Wellard chief executive Mauro Balzarini rung the bell at the ASX’s Perth office this morning as the company’s shares began trading for the first time.
The live cattle exporter began trading at $1.39 per share after completing a near-$300 million initial public offering to give it a market capitalisation of about $560 million.
The stock dipped to an intra-day low of $1.31 before closing at the issue price of $1.39.
“Since I took over this business from my family we have delivered on an ambitious plan we put in place 10 years ago,” he said.
“It wasn’t an easy decision to list on the ASX, but management and I decided that being a listed company had certain advantages, and we saw some of our competitors were listed companies and they were receiving certain advantages, so we wanted some of those for ourselves.”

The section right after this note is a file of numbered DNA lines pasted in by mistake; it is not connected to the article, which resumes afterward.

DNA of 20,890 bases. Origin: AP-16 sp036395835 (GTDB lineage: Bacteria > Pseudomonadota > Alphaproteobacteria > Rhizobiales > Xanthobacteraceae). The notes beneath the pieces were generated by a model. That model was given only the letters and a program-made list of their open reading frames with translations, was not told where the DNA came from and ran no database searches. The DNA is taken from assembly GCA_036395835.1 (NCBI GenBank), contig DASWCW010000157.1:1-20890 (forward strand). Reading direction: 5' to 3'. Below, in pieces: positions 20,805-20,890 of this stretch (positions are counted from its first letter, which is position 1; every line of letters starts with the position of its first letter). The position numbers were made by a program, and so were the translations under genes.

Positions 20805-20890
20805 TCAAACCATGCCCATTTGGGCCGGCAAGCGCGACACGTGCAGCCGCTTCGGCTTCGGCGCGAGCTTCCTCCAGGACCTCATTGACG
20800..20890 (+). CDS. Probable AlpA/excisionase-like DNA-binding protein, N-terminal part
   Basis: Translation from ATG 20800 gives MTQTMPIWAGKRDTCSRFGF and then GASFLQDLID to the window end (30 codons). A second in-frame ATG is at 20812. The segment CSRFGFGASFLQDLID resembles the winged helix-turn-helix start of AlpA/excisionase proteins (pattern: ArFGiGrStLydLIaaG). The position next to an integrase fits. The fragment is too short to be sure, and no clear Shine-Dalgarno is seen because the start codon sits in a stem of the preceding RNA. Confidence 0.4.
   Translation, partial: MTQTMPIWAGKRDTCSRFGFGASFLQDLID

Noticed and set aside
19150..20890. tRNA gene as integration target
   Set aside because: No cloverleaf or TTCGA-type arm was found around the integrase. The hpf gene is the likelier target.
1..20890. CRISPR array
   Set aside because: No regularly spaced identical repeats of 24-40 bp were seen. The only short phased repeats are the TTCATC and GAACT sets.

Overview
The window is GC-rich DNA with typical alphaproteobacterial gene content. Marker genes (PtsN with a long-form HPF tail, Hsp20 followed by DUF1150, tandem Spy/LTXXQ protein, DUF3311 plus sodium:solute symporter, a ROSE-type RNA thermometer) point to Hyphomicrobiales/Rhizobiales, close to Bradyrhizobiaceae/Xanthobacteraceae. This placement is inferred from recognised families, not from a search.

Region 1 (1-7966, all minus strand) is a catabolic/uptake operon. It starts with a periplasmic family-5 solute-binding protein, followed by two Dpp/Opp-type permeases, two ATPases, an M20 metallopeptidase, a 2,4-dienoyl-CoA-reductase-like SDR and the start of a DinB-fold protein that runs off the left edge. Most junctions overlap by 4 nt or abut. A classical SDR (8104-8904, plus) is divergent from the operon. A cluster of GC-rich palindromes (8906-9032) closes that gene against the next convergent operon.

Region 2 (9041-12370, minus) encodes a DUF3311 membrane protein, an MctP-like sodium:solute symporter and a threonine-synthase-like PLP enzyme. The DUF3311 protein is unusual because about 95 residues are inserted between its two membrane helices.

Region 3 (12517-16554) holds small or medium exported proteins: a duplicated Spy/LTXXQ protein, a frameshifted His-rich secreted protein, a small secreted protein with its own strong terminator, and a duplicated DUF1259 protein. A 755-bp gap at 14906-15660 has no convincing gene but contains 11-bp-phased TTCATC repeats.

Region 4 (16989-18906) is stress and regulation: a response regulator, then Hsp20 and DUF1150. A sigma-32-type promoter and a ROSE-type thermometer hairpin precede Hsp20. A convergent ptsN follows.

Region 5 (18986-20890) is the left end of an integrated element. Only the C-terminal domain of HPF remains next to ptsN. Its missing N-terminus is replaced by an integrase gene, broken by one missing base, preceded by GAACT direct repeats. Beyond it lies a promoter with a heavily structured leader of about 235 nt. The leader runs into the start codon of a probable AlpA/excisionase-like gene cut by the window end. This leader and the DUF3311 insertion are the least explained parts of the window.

The Balzarini family retained a 36.6 per cent shareholding in the company, with Wellard management holding a 3.4 per cent stake.
The company’s core business is live cattle exports – in FY15 it sold 383,000 head of slaughter/feeder cattle to customers in five countries.
It also exported 6,000 tonnes of sheepmeat, and exports a small number of dairy and breeder cattle and sheep
Its key assets include five pre-export quarantine facilities in Australia (three) and Brazil (two), with plans for two more in Australia.
The company also owns four livestock ships and has contracted to buy a fifth purpose-built livestock vessel.